Floating Bookshelves


The link below is to an article that takes a look at 25 examples of floating bookshelves.

For more visit:
https://bookriot.com/2018/06/25/floating-bookshelves/

Advertisements

Curating the Home Library


The link below is to an article that takes a look at curating the home library.

For more visit:
https://www.readitforward.com/authors/ultimate-home-library/

Creative Ways to Display Books


OK, I’m more of a conventional, traditional bibliophile in the way that I store and display books. I use the bookcase/bookshelves approach – others like to be a bit more ‘showy’ in their approach. I prefer my books to be useful, to be like my tools – not mere dust catchers. The link below is to an article that looks at 5 ways to creatively display books, which isn’t really my cup of tea (which I don’t drink – so much for traditional then), but could be someone else’s I guess.

For more visit:
https://bookriot.com/2018/04/20/ways-to-display-your-books/

Acquiring Books for the World’s Libraries


The link below is to an article that takes a look at the history of book acquisition for the world’s libraries throughout history.

For more visit:
https://lithub.com/acquiring-books-for-the-greatest-libraries-in-the-world/

Essays On Air: Why libraries can and must change



File 20180124 72597 ot1ryv.png?ixlib=rb 1.1
The much heralded ‘death of the book’ has nothing to do with the death of reading or writing. It is about a radical transformation in reading practices.
Marcella Cheng/NY-CC-BD, CC BY-NC-ND

Sunanda Creagh, The Conversation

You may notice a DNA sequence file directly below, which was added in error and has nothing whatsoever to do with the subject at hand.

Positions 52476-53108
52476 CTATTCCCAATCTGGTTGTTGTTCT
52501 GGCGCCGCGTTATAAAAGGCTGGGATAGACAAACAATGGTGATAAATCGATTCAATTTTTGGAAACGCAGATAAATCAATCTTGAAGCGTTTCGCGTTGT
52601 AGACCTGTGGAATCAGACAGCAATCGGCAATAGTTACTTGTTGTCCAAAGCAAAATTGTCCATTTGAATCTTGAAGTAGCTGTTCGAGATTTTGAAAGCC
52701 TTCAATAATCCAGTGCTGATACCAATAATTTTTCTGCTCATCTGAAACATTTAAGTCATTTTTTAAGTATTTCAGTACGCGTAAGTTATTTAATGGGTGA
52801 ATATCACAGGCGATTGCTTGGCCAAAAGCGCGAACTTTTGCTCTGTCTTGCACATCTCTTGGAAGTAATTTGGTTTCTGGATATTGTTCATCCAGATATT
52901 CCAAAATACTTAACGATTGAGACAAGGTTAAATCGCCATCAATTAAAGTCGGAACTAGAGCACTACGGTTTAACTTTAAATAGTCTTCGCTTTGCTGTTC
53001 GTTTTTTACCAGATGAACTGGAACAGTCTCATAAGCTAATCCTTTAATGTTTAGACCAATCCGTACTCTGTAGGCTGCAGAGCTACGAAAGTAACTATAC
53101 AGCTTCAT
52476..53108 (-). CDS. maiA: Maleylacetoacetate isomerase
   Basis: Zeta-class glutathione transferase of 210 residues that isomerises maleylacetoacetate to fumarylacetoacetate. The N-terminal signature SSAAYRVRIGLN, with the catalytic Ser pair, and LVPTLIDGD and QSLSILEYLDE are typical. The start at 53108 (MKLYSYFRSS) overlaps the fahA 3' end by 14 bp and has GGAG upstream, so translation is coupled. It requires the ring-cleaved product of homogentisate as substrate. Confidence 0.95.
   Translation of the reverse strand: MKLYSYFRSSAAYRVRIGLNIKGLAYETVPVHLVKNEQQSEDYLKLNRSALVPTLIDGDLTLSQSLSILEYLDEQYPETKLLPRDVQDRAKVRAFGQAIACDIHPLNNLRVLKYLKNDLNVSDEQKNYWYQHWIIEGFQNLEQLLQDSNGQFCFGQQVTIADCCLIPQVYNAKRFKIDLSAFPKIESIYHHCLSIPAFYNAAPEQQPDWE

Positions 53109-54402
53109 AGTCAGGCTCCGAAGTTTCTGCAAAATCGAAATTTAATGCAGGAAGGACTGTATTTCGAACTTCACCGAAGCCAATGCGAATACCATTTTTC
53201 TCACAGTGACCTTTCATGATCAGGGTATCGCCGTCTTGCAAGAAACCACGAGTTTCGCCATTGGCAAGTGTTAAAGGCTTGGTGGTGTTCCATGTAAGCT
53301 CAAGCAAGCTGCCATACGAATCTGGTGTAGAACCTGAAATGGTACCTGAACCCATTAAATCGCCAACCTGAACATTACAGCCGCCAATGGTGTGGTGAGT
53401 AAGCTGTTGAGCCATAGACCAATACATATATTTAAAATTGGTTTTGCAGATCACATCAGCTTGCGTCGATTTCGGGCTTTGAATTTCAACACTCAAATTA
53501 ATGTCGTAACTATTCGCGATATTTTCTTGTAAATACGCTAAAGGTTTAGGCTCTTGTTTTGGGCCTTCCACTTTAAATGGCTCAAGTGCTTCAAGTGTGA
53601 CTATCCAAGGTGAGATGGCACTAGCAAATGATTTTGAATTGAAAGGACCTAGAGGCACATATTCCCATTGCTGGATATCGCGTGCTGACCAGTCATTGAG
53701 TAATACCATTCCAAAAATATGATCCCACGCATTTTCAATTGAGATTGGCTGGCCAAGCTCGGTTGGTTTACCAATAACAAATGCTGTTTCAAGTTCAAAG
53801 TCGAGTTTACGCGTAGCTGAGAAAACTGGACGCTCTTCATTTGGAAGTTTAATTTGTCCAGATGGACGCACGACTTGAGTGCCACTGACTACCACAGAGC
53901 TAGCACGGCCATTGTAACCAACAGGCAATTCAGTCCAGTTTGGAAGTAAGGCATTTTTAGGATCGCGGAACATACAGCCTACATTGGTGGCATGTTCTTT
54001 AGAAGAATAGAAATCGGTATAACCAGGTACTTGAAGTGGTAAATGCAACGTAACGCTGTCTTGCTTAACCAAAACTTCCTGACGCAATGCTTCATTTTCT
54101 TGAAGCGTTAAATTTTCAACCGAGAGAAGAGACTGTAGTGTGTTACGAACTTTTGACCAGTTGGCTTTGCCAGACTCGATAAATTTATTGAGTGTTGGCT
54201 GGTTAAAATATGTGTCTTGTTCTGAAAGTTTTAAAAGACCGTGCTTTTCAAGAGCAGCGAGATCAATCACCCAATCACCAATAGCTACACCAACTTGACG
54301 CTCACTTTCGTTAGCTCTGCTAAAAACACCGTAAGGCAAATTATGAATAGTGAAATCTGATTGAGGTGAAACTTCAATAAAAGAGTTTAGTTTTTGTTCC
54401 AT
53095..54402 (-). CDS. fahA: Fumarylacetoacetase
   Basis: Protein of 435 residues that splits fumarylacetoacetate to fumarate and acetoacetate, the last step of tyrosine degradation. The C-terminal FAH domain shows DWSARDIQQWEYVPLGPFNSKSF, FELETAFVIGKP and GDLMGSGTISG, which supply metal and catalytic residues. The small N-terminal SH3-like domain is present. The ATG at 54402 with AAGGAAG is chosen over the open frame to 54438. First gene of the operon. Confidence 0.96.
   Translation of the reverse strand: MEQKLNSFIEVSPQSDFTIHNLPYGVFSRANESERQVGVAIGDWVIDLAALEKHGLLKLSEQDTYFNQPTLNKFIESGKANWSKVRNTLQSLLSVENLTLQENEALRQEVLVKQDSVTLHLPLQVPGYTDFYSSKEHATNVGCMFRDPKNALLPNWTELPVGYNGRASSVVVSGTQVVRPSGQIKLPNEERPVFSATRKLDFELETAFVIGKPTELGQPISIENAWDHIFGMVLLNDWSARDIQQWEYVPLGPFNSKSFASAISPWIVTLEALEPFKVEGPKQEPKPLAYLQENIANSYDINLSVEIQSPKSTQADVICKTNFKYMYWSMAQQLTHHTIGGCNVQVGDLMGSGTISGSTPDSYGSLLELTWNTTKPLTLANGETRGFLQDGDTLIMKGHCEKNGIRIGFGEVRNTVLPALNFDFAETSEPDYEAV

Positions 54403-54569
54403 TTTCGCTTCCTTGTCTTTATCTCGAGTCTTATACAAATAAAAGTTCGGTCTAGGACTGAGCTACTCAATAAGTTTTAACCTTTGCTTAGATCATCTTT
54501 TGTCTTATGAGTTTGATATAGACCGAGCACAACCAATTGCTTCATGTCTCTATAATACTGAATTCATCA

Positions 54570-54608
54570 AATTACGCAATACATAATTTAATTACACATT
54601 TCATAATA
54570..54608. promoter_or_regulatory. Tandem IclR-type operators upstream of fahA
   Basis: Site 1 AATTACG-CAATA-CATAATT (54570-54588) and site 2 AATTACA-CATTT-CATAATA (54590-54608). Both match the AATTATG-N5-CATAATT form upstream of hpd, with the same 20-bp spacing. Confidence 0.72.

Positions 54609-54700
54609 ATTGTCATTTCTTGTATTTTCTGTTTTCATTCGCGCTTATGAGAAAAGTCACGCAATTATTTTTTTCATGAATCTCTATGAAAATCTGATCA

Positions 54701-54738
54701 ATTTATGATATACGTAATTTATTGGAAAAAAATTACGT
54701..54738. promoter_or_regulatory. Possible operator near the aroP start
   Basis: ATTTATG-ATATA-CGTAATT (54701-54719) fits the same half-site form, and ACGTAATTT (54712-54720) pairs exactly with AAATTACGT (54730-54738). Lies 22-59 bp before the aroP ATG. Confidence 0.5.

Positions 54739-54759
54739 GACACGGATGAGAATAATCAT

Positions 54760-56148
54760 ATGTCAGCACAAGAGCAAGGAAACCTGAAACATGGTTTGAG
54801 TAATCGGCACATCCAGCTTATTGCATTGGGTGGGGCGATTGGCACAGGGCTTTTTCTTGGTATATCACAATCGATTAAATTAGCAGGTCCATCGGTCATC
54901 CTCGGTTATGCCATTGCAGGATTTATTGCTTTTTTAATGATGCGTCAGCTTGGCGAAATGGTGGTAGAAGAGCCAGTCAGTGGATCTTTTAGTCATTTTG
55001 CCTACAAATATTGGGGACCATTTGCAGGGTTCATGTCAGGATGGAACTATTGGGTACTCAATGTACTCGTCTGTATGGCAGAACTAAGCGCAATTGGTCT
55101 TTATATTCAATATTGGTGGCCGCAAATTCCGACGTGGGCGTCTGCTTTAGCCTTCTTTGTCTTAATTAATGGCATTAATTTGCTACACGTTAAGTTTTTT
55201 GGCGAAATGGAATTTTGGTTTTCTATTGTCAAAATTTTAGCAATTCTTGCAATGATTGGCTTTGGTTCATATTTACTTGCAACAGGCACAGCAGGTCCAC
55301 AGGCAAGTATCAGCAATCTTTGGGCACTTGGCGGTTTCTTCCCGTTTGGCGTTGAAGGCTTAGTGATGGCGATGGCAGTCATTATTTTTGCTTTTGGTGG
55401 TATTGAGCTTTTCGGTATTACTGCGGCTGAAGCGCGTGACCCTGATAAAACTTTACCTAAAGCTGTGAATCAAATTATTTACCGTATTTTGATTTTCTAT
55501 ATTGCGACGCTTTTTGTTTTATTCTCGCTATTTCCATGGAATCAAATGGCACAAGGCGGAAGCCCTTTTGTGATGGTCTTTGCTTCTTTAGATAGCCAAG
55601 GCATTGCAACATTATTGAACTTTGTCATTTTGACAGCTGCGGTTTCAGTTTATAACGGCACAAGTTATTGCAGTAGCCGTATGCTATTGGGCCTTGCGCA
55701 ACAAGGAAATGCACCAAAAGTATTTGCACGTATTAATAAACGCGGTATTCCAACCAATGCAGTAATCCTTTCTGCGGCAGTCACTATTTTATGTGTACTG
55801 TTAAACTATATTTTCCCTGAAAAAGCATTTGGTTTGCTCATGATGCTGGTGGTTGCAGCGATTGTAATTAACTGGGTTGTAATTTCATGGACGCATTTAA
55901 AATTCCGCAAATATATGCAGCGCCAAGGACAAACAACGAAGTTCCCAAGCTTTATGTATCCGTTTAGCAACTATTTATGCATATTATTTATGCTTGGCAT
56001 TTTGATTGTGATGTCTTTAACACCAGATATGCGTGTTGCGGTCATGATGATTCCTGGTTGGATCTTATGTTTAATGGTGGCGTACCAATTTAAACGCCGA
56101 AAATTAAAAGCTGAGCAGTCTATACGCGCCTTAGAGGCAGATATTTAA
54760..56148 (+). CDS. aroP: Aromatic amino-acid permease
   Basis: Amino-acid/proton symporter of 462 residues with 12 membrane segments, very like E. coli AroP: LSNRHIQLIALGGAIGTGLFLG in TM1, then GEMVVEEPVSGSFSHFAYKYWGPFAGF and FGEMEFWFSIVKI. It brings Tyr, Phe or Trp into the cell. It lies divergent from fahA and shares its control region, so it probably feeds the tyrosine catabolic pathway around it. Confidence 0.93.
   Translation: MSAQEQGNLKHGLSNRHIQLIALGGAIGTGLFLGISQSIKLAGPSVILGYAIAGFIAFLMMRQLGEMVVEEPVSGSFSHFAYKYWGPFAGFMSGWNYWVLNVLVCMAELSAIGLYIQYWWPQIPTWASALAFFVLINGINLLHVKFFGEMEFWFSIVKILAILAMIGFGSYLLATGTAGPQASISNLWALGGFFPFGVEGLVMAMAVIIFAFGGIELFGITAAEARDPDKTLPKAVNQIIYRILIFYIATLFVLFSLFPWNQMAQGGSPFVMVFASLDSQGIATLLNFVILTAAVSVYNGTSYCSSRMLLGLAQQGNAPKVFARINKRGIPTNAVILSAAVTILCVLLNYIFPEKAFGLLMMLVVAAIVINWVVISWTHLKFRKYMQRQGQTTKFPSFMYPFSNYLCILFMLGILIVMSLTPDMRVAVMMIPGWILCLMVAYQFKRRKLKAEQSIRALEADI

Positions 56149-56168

In the age of the globalisation of everything – and the privatisation of everything else – libraries can and must change. In fact, it’s already underway, as new technologies take books and libraries to places that are, as yet, unimaginable.

That’s what we’re unpacking today on Essays On Air, where we bring you fascinating long form essays in audio form.

Today, Camilla Nelson, Associate Professor of Writing at the University of Notre Dame, reads her essay, titled Why libraries can and must change.

Nelson takes us from the ancient Library of Alexandria to the New York Public Library and explores the problems that arise when books are excluded, destroyed, censored and forgotten. And, indeed, when libraries are decimated.

Join us as we read to you here at Essays On Air, a podcast from The Conversation.

Find us and subscribe in Apple Podcasts, in Pocket Casts or wherever you get your podcasts.

Additional audio

Snow by David Szesztay

Big chain by daveincamas

Traffic noise in the street by jcgd2

Automatic door by Kyodon

Kids Birthday Party Crowd by jakobthiesen

Cardboard burning by Rare Mess Recordings

Plunger-pop by Quistard

environment 1st floor by mariiao2

Moderate waves on the edge of a river by Duophonic

breaking objects by deleted_user_3667256

Vacuum cleaner, by InspectorJ

Morning docks by nathanaellentz

Tearing paper by ScreamStudio

Shhh Sounds by AryaNotStark

Best Bernard Black Moments, Black Books by Channel 4

Ye Olde Green Inn by MAT64

Robo Hobo by The Freeharmonic Orchestra

The ConversationThis episode was edited by Jenni Henderson. Illustration by Marcella Cheng.

Sunanda Creagh, Head of Digital Storytelling, The Conversation

This article was originally published on The Conversation. Read the original article.